Friday, June 12, 2009


Kava is a perennial shrub native to islands of the South Pacific. It has been ingested there as part of local culture. It has a relaxing effect.

Kava has been associated with liver toxicity: there have been cases of liver failure necessitating liver transplant, and there have been fatalities. As a result, the sale of kava is restricted in Canada.

Here is a reference about the liver toxicity issue:

In this 2008 article from a liver disease journal, cases of kava toxicity are reviewed. It is concluded that liver damage is a rare side effect of kava. It also found that many of those experiencing liver toxicity had used higher doses of kava, for longer periods of time, than recommended.


Here is a 2009 prospective, randomized, controlled study from Australia, in which 3 weeks of kava treatment (250 mg kava lactones per day) had minimal side-effects and led to substantial, clinically significant improvements compared to placebo in generalized anxiety symptoms and depressive symptoms:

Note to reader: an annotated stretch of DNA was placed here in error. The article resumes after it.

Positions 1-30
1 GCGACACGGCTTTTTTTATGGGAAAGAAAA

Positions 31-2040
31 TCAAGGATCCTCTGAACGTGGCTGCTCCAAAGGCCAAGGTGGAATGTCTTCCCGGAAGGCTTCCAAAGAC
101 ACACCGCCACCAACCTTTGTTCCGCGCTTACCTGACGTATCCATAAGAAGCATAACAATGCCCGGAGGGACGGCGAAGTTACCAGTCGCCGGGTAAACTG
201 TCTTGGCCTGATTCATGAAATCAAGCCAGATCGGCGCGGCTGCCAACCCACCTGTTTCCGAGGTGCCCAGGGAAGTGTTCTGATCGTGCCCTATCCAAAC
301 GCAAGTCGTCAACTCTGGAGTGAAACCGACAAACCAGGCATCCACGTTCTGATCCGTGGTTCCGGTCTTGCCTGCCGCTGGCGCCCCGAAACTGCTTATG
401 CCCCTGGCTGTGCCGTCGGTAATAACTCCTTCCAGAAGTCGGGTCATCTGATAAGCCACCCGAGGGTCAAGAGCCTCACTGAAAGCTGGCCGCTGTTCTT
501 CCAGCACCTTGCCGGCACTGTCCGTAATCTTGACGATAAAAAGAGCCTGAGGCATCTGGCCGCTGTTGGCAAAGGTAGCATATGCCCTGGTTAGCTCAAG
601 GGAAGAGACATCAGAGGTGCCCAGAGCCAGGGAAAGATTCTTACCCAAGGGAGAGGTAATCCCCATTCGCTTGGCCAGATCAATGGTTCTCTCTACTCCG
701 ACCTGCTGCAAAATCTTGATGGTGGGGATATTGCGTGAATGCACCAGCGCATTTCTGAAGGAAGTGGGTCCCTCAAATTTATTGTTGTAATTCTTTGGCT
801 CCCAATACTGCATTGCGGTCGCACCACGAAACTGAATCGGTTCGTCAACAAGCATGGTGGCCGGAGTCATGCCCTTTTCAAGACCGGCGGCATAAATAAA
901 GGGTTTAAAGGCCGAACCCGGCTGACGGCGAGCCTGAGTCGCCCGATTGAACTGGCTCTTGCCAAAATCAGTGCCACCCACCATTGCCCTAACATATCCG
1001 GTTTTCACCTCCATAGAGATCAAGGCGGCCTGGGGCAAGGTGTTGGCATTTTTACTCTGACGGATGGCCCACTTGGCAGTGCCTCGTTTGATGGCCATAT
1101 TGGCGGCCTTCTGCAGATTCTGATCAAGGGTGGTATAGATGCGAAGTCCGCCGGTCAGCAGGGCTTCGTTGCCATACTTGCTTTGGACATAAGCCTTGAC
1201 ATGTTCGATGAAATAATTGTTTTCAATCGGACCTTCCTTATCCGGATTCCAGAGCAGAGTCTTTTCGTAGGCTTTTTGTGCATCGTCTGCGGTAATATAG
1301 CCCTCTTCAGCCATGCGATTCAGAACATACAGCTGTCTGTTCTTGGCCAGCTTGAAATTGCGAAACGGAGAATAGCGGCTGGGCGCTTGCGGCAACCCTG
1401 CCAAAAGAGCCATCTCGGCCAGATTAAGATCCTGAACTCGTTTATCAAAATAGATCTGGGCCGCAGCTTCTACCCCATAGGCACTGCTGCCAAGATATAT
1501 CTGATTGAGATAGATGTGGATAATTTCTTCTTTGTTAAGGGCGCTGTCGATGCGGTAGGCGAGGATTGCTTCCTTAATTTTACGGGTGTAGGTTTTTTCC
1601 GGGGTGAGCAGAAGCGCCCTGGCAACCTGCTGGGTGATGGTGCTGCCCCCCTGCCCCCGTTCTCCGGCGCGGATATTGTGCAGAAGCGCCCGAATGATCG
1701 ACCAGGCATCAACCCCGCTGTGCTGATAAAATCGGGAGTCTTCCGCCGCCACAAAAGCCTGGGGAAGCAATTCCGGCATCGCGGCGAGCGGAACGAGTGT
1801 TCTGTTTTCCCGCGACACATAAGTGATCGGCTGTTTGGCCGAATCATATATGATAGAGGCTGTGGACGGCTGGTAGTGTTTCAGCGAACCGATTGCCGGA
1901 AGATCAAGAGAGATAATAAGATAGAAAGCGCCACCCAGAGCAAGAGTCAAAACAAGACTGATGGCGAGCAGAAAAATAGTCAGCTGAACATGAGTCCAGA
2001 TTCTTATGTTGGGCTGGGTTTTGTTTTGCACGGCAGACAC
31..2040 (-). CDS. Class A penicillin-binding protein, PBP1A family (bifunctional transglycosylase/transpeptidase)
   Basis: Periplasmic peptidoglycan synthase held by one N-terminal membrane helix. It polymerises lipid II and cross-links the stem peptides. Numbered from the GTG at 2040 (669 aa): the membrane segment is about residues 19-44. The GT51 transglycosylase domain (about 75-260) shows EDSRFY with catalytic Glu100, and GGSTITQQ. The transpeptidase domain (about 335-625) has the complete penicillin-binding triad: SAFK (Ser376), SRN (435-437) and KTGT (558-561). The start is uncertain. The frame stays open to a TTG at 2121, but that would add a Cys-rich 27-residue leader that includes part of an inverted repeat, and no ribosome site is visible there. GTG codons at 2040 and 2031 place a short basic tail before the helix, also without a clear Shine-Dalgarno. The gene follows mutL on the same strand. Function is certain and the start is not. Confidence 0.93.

As a critical commentary here, I think that 3 weeks is a VERY short study period, and therefore has limited clinical relevance. A great many approaches can relieve anxiety over a brief period of time (e.g. benzodiazepines); it's of much greater interest to see what happens after 3 months, or after 3 years!

Here is a 2003 Cochrane review, showing significant benefits in anxiety symptoms from kava treatment:

Here is a negative study from 2005, which showed that neither valerian nor kava differed from placebo in relieving anxiety or insomnia. The study participants were recruited on the internet, and were sent the blinded medication or placebo through the mail (another example of an interesting new study design):

In conclusion, kava seems promising as a treatment for anxiety. But there appears to be a small risk of very dangerous liver toxicity. It will require ongoing study to clarify risks vs. benefits, or to discover ways to minimize the risk of liver damage.

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